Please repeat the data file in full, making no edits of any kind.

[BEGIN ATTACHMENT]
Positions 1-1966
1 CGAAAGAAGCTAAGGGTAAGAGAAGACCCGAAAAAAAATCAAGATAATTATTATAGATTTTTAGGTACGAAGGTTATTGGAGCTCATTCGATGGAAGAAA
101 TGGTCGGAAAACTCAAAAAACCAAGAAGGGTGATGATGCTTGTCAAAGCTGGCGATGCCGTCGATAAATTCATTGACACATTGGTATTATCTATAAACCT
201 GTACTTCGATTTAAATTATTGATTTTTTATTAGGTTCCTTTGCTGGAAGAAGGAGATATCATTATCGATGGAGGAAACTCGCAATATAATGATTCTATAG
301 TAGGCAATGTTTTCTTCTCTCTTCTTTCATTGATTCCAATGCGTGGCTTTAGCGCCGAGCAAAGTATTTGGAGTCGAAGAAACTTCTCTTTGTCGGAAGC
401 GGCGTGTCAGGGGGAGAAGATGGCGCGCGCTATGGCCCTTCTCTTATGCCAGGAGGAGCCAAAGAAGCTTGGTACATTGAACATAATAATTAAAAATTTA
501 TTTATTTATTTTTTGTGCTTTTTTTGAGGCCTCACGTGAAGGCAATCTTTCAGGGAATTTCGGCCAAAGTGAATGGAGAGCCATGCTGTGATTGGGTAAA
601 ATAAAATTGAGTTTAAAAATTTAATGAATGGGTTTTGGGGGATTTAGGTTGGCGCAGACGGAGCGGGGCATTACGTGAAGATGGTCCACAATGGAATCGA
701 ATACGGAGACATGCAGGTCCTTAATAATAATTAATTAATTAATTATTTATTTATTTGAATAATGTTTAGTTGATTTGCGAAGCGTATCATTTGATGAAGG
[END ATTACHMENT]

Positions 1-1966
1 CGAAAGAAGCTAAGGGTAAGAGAAGACCCGAAAAAAAATCAAGATAATTATTATAGATTTTTAGGTACGAAGGTTATTGGAGCTCATTCGATGGAAGAAA
101 TGGTCGGAAAACTCAAAAAACCAAGAAGGGTGATGATGCTTGTCAAAGCTGGCGATGCCGTCGATAAATTCATTGACACATTGGTATTATCTATAAACCT
201 GTACTTCGATTTAAATTATTGATTTTTTATTAGGTTCCTTTGCTGGAAGAAGGAGATATCATTATCGATGGAGGAAACTCGCAATATAATGATTCTATAG
301 TAGGCAATGTTTTCTTCTCTCTTCTTTCATTGATTCCAATGCGTGGCTTTAGCGCCGAGCAAAGTATTTGGAGTCGAAGAAACTTCTCTTTGTCGGAAGC
401 GGCGTGTCAGGGGGAGAAGATGGCGCGCGCTATGGCCCTTCTCTTATGCCAGGAGGAGCCAAAGAAGCTTGGTACATTGAACATAATAATTAAAAATTTA
501 TTTATTTATTTTTTGTGCTTTTTTTGAGGCCTCACGTGAAGGCAATCTTTCAGGGAATTTCGGCCAAAGTGAATGGAGAGCCATGCTGTGATTGGGTAAA
601 ATAAAATTGAGTTTAAAAATTTAATGAATGGGTTTTGGGGGATTTAGGTTGGCGCAGACGGAGCGGGGCATTACGTGAAGATGGTCCACAATGGAATCGA
701 ATACGGAGACATGCAGGTCCTTAATAATAATTAATTAATTAATTATTTATTTATTTGAATAATGTTTAGTTGATTTGCGAAGCGTATCATTTGATGAAGG